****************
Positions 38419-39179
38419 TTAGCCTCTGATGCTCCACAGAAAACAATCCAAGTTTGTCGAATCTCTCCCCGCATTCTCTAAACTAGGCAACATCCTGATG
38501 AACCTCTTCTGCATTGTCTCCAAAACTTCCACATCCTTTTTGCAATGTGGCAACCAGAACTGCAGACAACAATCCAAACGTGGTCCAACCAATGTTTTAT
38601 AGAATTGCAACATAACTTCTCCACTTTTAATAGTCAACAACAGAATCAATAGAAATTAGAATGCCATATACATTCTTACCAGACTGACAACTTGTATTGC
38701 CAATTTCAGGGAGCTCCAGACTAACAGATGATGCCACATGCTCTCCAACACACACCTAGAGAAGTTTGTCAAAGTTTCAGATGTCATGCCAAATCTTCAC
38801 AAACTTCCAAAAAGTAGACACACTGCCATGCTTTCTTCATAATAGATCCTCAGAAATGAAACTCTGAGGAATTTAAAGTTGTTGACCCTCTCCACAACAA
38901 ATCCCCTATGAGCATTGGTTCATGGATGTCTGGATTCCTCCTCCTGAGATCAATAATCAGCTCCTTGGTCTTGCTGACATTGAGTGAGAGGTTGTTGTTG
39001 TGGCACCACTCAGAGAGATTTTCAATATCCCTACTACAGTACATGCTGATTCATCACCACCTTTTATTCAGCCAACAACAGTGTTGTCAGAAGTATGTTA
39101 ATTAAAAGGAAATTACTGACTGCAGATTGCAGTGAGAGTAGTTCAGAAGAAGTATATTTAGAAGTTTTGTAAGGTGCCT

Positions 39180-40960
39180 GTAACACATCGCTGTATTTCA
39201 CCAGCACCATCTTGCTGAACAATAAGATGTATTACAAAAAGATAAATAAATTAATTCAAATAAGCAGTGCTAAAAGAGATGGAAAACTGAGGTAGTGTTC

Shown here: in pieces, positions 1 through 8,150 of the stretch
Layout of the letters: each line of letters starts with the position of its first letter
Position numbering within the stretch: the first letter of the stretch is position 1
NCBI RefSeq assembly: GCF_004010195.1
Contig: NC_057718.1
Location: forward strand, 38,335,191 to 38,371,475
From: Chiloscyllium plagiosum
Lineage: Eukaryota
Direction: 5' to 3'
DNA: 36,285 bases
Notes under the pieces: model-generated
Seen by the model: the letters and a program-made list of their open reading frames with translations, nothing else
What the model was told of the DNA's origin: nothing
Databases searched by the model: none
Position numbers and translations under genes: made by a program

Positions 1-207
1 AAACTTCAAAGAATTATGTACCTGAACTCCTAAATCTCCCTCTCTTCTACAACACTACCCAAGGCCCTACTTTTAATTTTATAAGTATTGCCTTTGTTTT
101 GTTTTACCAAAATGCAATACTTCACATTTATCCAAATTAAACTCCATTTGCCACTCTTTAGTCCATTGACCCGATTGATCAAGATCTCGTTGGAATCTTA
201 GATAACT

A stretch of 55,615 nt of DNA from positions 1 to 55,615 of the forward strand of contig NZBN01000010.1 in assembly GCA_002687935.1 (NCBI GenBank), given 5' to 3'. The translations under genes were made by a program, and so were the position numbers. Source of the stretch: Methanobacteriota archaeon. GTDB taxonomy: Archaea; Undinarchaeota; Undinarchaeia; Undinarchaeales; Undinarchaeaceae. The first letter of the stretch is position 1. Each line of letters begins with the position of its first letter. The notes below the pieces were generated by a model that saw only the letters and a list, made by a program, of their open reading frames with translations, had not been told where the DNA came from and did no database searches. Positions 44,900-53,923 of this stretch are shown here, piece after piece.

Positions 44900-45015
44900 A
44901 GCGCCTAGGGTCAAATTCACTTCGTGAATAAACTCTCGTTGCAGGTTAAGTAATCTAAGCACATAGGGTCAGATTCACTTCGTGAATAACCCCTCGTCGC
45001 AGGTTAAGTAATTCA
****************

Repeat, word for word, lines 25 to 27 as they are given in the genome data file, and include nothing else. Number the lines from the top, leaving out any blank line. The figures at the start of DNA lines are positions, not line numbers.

What the model was told of the DNA's origin: nothing
Databases searched by the model: none
Position numbers and translations under genes: made by a program